Plenty of people skip the flu shot each fall. Some fear side effects. Others are too lazy or busy to get around to it.
But seeking out immunization is worth it, suggests a new study, which found that the influenza vaccine prevented millions of illnesses over a six-year period and kept more than 100,000 people out of the hospital.
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For the study, researchers from the Centers for Disease Control and Prevention collected national surveillance data from 2006 through 2011 on numbers of illnesses, rates of hospitalization, and vaccine effectiveness, among other factors.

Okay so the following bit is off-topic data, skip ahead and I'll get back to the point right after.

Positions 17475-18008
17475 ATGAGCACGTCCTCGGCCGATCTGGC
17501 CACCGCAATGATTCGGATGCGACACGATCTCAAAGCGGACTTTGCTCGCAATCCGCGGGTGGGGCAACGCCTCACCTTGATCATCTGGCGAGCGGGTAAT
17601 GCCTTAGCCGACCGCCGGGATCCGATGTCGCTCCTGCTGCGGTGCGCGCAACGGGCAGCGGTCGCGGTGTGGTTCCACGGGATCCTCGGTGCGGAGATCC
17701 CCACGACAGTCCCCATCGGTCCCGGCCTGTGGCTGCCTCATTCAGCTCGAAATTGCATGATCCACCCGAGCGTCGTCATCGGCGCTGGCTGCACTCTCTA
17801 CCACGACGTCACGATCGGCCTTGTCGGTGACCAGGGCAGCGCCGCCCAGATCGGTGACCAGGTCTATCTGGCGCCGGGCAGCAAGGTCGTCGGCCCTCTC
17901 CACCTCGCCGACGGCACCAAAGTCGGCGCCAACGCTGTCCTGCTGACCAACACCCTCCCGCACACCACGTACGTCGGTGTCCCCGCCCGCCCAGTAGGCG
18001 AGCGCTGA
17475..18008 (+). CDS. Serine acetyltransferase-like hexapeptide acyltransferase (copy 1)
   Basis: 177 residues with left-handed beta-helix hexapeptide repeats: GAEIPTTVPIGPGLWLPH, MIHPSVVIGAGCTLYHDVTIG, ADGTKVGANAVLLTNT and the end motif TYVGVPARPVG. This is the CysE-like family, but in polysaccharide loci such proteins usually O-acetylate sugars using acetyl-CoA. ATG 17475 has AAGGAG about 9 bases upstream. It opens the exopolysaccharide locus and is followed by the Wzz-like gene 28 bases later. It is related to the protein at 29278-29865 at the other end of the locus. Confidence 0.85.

Those numbers allowed them to estimate how many more illnesses would have occurred if nobody had been vaccinated.
Results of the number crunching, published today in the journal PLOS ONE, came up with an estimated 13.6 million illnesses prevented and nearly 113,000 hospitalizations averted over the study period.
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Every year is different with the flu and numbers of averted illnesses also varied year by year. In the winter of 2006-7, for example, the flu season was fairly mild and the vaccine prevented only 1.1 million cases. In the 2010-1 season, on the other hand, the vaccine kept 5 million people from getting sick.
"Vaccination against influenza has a substantial annual impact on the burden of disease in the United States," the researchers wrote. Added lead researcher Joseph Breese in a press release: "These results confirm the value of influenza vaccination, but highlight the need for more people to get vaccinated and the imperative for vaccines with greater efficacy, especially in the elderly."